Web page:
This book is the fourth title to appear in the excellent Pictura Novaseries of studies in sixteenth- and seventeenth-century Flemish painting and drawing, which has already brought us one other work devoted solely to drawings, Hans Mielke’s much heralded reassessment of the drawings of Pieter Bruegel the Elder. It might, perhaps, seem uncharitable to open by setting Louisa Wood Ruby’s book-of-the-thesis study of Bril’s drawings alongside Mielke’s magnum opus, the product of a life’s work, but the comparison is not in fact invidious, as hers is also a book that makes a very significant contribution to drawings scholarship.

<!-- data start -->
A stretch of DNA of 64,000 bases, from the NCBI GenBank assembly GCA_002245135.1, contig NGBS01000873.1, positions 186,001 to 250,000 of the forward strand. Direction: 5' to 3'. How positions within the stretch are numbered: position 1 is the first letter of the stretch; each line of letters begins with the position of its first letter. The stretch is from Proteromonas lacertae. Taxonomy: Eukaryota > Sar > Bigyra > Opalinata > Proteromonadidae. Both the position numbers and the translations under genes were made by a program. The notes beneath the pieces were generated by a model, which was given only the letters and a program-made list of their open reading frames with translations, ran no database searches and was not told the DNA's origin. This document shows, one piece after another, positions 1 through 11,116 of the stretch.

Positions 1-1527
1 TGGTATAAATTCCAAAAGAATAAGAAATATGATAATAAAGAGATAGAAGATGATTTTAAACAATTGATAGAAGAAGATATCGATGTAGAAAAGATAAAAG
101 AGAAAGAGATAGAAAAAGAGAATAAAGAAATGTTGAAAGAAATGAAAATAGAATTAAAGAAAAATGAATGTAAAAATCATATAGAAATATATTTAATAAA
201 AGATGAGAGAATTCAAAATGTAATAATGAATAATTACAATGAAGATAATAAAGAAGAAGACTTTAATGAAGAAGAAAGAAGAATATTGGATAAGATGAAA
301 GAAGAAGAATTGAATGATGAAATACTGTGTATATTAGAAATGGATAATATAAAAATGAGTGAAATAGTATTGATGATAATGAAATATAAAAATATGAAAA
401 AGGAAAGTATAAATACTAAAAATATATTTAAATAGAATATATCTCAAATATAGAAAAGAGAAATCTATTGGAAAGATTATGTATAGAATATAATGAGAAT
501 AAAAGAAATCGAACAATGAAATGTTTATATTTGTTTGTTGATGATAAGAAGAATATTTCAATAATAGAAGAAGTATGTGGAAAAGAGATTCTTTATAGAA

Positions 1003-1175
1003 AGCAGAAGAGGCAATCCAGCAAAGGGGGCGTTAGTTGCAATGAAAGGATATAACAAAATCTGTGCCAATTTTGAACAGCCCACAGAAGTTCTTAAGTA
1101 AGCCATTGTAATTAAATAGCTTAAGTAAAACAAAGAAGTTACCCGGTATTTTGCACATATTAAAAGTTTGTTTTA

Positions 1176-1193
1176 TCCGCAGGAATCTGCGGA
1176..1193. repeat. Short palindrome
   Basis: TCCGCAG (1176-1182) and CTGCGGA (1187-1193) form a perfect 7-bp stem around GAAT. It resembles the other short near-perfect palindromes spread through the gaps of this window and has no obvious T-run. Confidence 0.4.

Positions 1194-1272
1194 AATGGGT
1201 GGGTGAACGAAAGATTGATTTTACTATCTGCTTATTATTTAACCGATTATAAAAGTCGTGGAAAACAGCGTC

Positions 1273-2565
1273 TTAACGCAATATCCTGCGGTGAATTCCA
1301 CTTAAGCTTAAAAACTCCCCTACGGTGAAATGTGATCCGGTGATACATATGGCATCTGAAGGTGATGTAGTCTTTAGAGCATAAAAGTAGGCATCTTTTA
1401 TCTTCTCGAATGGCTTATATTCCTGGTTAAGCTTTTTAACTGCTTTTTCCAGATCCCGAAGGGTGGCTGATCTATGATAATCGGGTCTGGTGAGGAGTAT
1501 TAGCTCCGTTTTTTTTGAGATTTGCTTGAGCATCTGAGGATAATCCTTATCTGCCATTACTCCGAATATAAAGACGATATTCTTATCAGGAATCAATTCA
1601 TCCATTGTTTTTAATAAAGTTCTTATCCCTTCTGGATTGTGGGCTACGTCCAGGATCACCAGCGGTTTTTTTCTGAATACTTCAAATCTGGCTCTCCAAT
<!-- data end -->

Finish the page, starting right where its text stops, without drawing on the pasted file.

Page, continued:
From the outset, the author is at pains to spell out the reasons why such a study was long overdue, and this, together with the list of sometimes rather naïve subheadings to be found in the table of contents (‘Reasons for and Description of Study’, etc.) initially arouses the fear that one is about to be subjected to a simplistic polemic, championing a ‘neglected master’. But despite the considerable amount of text devoted to stressing the importance of Bril’s drawings, the narrative as a whole and the assessment of Bril’s significance are for the most part admirably balanced, clearly reflecting a level of understanding of an extremely broad and complex artistic context that one rarely encounters in a monographic PhD thesis. The fact is, Bril was immensely important as a draughtsman, and there is no shame in saying so. For fully 45 years, from his arrival in Rome in 1582 until his death there in 1626, he worked at the head of one of the city’s most important and productive studios, which received many commissions for decorative paintings from patrons of the highest (even papal) level, and also served as a focal point and melting-pot for several generations of the foreign artists who visited Rome in their droves during this exuberant period of artistic production. Bril’s overall importance has, of course, been acknowledged on many occasions before, and specific relationships between his works and those of various other artists have also been discussed in the context of the careers and oeuvres of those artists, but a careful and systematic analysis of the entire range of relevant artistic contacts and influences has not previously been attempted. Far less a serious and detailed discussion of the role and importance of his drawings – which Wood Ruby convincingly demonstrates to have been in many cases the most important conduit for Bril’s influence on others. In a well-structured series of admirably concise chapters, she identifies and describes the links between Bril’s drawn compositions and drawing style and those of a wide range of artists, not only Dutch and Flemish (from Jan Brueghel, through the Nieulandts to the Italianates), but also German (Elsheimer), French (Claude Lorrain) and Italian (most notably Annibale Carracci, whose approach to landscape ultimately took a rather different route, but from a starting-point that clearly owed much to his knowledge of Bril).